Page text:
Naming the colors that reflect nature and the world around us is a pretty ordinary task for most of us, because we don’t give it too much thought. As children, when we draw and color in our pictures, we stick to the simple idea that the sky is blue, the grass is green, the sun is yellow, daylight is white and the night is black. Our minds perceive and acknowledge the hundreds of colors around us at any given time, which is truly remarkable, yet many of us continue to simplify our world into as few color terms as possible. Artists, especially painters, cannot and do not. They know that the color palette they choose matters greatly, and therefore the uses and distinctive differences of the paints matter greatly as well.

The selection of paints for a color palette form the foundation for all other colors we can create. Given a red, blue, and yellow, just about all other colors can be created with the proper ratio of these three primary colors. Mixing primary colors in equal portions will create secondary colors and mixing those in an equal portion with a primary color will create a tertiary color. Continue mixing, so on and so forth and given sufficient time, it is nearly possible to mix every wavelength across the color spectrum.

Now here is the dilemma; which red, blue, yellow and white? Which neutral color? At a quick glance, Old Holland makes 27 different colors of yellow alone. Should they choose Yellow Ochre Light or Cadmium Yellow Medium? What about Nickel Titanium Yellow? It doesn’t end there, because when an artist adds in a white, then they gain the ability to lighten and cool a color, but there are even 5 different colors all claiming to be white and they all do appear white! Anyway, at the bare minimum, these 4 colors (primary plus white) should be the staple of any palette. Painters can also add a nice neutral color for underpainting (an initial layer of paint which serves as a base for subsequent layers of paint) to round out the palette at 5 base colors.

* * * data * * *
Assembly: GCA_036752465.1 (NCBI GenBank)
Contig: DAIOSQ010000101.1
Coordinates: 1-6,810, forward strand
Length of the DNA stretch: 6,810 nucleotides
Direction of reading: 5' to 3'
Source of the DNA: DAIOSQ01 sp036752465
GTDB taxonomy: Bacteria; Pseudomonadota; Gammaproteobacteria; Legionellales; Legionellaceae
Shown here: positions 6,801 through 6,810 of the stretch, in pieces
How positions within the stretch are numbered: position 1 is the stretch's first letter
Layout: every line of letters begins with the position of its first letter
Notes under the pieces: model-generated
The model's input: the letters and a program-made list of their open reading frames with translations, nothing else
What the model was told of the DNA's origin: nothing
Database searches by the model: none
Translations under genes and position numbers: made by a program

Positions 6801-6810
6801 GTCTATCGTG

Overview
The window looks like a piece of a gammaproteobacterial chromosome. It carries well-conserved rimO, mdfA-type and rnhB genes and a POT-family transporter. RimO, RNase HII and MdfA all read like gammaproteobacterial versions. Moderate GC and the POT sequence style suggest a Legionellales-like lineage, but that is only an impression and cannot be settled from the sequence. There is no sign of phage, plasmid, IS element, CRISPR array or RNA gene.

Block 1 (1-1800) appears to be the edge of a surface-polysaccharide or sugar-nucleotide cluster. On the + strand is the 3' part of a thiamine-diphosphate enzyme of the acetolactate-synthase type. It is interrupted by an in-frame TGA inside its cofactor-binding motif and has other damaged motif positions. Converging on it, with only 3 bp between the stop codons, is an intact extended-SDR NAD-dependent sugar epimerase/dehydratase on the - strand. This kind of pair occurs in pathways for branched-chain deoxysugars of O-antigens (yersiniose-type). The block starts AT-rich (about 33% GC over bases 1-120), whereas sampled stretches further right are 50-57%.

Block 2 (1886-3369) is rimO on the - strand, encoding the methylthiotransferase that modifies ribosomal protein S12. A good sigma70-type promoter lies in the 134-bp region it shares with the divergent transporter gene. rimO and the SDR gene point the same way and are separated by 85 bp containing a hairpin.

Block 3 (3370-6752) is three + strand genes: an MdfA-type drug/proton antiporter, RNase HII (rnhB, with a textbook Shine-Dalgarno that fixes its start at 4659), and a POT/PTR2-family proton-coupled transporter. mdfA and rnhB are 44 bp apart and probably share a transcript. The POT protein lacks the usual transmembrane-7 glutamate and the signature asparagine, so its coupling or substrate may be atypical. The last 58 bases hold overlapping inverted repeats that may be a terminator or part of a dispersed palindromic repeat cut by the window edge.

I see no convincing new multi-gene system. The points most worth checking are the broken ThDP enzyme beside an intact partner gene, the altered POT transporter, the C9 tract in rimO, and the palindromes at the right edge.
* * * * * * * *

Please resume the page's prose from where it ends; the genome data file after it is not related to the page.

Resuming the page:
Visualizing at a glance, which pair of colors will mix, say, a bright orange, would be much easier if instead of starting with yellow, artists can start with a green-biased yellow and an orange-biased yellow. Obviously, to create a bright orange, they would select the orange-biased yellow to mix with red. However, instead of just red, perhaps an orange-biased red and a violet-biased red would prove more useful? The idea to use the color blue quickly turns into an option to use either a violet-biased blue or a green-biased blue. However, even then, which oil colors would most closely resemble these 6 base color needs? Are you confused, yet? Don’t feel bad, I’m confused, too!

Artists have a choice, they can learn all the nuances of color mixing, or they could just paint in the primary colors alone. Piet Mondrian painted a colorful Impressionist scene in 1900 titled Idyll, and then in 1908 he began to work with mainly primary colors. So in fact, some artists such as Piet Mondrian, (for example, his Composition II in Red, Blue, and Yellow, 1930), Franz Marc (Fighting Forms), and others in the De Stijl art movement, have ‘done’ primary colors well, but let’s get back to the majority of artists in all art movements.

The costs of the different colors and qualities of paints have often had an effect on the choices that artists have made in the past and will continue to make in the future. In a perfect world artists could choose to mix the various colored paints as would suit their imaginations and needs, no matter what the cost or availability. However, it’s not a perfect world - BUT we have enjoyed all of their care and efforts to create wonderful paintings with the paints that they have had at hand. So, we should really appreciate that artists have made full use of their knowledge and skill to master the color wheel, and to match the true colors found in the world around us.

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